Trust us. We’re Google. That trust was gone after 2004 the year they went public.

    • Melissa Mackey says:

      Well said, and I agree. People forget that everything Google does is done to benefit their bottom line. If it also benefits the advertiser, great; if it doesn’t, oh well. I’ve seen the same as you in audits – so much waste.

  2. OMG! Yes, the emperor has no clothes! I thought I was the only one that saw that! Thank you Melissa for saying what many of us have been thinking for some time now. Google thinks they know EVERYTHING when in fact they know very little about who their agency customers are and what they want.

  3. If we see this all the way through to the end, why not just put a credit card on file, enter the URL to our website and let Google do the rest? Because the marketer ads value, we know our goals, we understand the proper customer intent which directly relates to the way we structure our campaigns. So where is the balance between providing tools to allow us to be more effective and simply giving up all control to Google? I don’t want to be willfully ignorant of advances within Google, but past experience has shown all of these automated systems have delivered very poor results. The tipping point for me has to do with the nature of the goal and the account’s traffic volume. If I’m selling a common widget with thousands of daily visits, automation makes more sense. If I’m trying to convert visitors seeking a complicated B2B solution with a long sales cycle, much of it offline… Automation rarely makes sense.

    • Melissa Mackey says:

      Absolutely agree, Jerry. That’s why the “bid on all the keywords” comment really stuck in my craw. Automation is great for managing budgets and bids – with oversight from an experienced PPC manager. It is not great for deciding which ad to show at the right time – Google almost always picks the wrong one, in my experience.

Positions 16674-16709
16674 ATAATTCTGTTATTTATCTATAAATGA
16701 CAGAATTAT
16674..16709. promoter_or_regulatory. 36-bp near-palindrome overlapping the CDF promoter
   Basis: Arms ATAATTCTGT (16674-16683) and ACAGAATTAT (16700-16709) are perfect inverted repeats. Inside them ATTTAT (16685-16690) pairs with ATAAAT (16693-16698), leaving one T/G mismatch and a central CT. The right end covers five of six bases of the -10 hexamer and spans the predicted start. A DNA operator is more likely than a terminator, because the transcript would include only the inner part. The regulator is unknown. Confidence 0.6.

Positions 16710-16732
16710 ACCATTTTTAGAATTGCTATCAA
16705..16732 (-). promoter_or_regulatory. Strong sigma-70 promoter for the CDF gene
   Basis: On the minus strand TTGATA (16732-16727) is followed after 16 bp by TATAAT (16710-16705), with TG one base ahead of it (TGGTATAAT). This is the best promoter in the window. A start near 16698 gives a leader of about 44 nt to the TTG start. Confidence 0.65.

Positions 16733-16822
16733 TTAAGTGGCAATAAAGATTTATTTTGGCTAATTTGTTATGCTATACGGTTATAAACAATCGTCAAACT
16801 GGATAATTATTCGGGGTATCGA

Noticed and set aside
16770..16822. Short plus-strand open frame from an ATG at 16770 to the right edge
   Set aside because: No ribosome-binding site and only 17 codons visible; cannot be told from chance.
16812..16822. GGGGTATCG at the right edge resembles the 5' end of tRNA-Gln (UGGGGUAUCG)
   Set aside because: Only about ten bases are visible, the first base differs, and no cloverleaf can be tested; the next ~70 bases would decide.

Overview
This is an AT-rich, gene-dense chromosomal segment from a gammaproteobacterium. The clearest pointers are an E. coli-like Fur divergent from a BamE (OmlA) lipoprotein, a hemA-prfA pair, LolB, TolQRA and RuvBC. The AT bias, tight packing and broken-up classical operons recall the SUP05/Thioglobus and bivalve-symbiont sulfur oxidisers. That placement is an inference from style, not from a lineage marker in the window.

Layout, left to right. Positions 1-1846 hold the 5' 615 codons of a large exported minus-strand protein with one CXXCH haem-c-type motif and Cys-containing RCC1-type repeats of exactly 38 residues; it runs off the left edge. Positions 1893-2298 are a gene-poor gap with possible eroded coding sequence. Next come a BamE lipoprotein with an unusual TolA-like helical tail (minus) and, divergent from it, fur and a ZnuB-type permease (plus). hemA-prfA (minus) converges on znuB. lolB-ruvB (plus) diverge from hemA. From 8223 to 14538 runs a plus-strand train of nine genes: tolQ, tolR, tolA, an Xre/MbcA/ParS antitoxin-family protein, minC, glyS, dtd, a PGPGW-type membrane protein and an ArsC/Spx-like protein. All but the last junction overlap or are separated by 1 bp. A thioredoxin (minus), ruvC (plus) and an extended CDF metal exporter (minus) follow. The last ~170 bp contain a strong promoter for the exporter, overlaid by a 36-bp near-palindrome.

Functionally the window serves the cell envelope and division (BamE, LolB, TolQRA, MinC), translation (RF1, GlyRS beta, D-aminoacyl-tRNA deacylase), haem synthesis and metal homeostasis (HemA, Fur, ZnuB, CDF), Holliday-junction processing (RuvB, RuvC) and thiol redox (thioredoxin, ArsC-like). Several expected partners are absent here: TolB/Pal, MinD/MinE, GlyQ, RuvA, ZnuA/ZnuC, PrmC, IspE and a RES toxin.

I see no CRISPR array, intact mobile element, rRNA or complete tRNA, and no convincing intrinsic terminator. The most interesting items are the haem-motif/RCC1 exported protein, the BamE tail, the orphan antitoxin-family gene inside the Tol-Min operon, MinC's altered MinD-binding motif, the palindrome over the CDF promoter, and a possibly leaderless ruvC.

4. I read that article and thought much the same thing – glad someone wrote it up, thanks! It read like fanzine, and it had me wondering whether the writer was after a job with Google…

    Large companies with shareholders have high growth targets. One way to increase revenue quickly might be to help poorly run advertising accounts be ‘better’ – with AI and partner managers – to better ‘compete’ with well run campaigns. Introducing more competitors with automatic performance learning will raise bid prices from those of us achieving overwhelming value for many clients (modesty aside). The point being, would you say that we have had the ability to make it cost prohibitive for new entrants to discover performing keywords – if that is so, you could understand if the main motive of these ‘features” isn’t to waste people’s money, but to encourage higher bidding – at least that would be honest. That said, you can’t help but wonder why the platform makes it consistently harder to ‘see’ value. Everything is purposefully an average – they could do better, but choose not to. Behaviour speaks volumes. Lets now spend twice your budget on day one .. trust us.

  5. Excellent article Melissa.
    I totally agree that automated setting should only be applied in a small degree of accounts and be monitored closely to ensure that they are achieving the companies KPI’s.

    New marketers and business owners may very well look to use more of the automated settings within AdWords. This may be due to little knowledge of SEM performance or for those with a ‘set it and forget it’ mindset.

    Although experienced PPC marketers should know the boundaries of manual settings and when to use automation.

  6. Agree with you on most points about automation. It’s foolish to allow complete automation in each area and something that should be done only with ample testing per each account.

    However, we have seen some automation like CPA bidding in particular, outperform manual in several cases. In fact, in one of our biggest client accounts – CPA bidding and optimized rotation have outperformed manual search (even with tight Exact matching and SKAGs) and I think it’s due to the vast data that Google has collected on the history of this account (6-7 years), and just having that extra data that we aren’t seeing about when the ideal conversion will happen per the user, per the device, per the time of day, etc.

    Everything you said about the new UI is completely true. It just seems like it was sent to the developers to create something slick, with no input from actual users. We have tried, and we still keep a couple client accounts in the new UI, but we just can’t go 100% to new. It just slows us down and is still very frustrating to use even with a few months now of using it in a few accounts. I’ve never seen such a large UX/UI fail.


  1. […] Trust Us. We’re Google. — Should we always do what Google tells us to do? Heck no. Melissa Mackey explains why. […]